New Bill Seeks to Expand Firearm Safety and Violence Prevention Training for Doctors

Wednesday, February 13, 2019

SACRAMENTO – Today Assemblymember Marc Berman (D-Palo Alto) introduced legislation enlisting medical and mental health providers in the state’s struggle to prevent firearm violence.

“Despite objections from the NRA, doctors are well within their ‘lane’ in responding to and preventing gun violence,” said Assemblymember Marc Berman. “In hospitals across the state, doctors are too frequently confronted by the tragic consequences of firearm violence. It’s time we equip the medical community with the education and training they need to help prevent gun violence before these tragedies unfold.”

California experiences unacceptably high rates of firearm-related death and injury. The Centers for Disease Control and Prevention report that there were 3,184 gun-related deaths in California in 2017.

Under Assembly Bill 521, the UC Davis Firearm Violence Research Center would establish multifaceted firearm-safety education and training programs for medical and mental health providers, launch a comprehensive dissemination program, and conduct rigorous research and evaluation of the programs’ effectiveness.

Medical and mental health care providers – physicians, psychiatrists and psychologists, nurses, social workers, and other therapists – are uniquely positioned to help prevent all forms of firearm-related harm. Through the course of their regular patient care, they have the opportunity to identify individuals at risk for such harm, provide evidence-based counseling on risk reduction, and intervene when emergencies arise.

In October 2018, the American College of Physicians issued new recommendations for doctors to help reduce firearm violence, encouraging them to “discuss with their patients the risks that may be associated with having a firearm in the home and recommend ways to mitigate such risks.” In response, the National Rifle Association tweeted for doctors to “stay in their lane,” which sparked outcry from physicians and surgeons who took to social media to share their professional experiences with firearm-related violence and its consequences.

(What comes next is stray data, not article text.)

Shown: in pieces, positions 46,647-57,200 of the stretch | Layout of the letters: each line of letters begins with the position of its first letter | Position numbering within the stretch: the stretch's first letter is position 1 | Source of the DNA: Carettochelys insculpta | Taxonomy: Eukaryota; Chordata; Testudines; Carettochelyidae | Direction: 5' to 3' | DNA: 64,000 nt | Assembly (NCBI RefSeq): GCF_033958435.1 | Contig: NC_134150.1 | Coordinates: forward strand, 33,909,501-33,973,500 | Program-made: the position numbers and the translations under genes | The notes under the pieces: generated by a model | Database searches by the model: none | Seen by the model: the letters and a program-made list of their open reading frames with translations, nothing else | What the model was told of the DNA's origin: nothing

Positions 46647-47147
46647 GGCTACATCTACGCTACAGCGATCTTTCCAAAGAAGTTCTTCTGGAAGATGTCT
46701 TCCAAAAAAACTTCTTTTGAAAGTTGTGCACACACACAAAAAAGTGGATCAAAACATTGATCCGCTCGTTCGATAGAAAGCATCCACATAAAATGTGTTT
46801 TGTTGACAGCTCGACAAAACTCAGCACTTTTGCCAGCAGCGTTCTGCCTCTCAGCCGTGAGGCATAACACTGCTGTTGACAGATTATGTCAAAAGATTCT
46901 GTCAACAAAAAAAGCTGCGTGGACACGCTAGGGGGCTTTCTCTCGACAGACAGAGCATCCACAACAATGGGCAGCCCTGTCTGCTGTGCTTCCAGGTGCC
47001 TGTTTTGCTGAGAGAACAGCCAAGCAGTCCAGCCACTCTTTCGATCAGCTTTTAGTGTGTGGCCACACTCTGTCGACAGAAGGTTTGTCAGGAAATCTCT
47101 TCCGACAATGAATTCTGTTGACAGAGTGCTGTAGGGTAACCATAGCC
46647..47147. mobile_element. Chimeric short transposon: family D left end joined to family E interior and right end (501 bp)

While many medical and mental health providers recognize their obligation to help prevent firearm-related death and injury, many cite lack of knowledge as the principal barrier to action.

In a position statement on firearm violence prevention, the California Medical Association noted that, “expanded education and training are needed to improve clinician familiarity with the benefits and risks of firearm ownership, safety practices, and communication with patients about firearm violence.” 

“Medical professionals know that appropriate discussions of firearm safety can help prevent firearm-related death and injury, and that such discussions are well within their scope of practice,” said Dr. Garen Wintemute, director of the UC Davis Firearm Violence Research Center. “This initiative will provide them with the knowledge, skills, and resources they need to help protect the health and safety of their patients and communities.”

In 2016, the Legislature directed – and approved funding for – the University of California to establish a Firearm Violence Research Center. Since then, UC Davis has assembled a team of experts in firearm-related death and injury, specifically in provider and patient education to prevent firearm-related harm.

Governor Newsom’s budget proposal extends funding for the Center, providing $1 million on an ongoing basis.

 

Contact: Kaitlin Curry, (916) 319-2024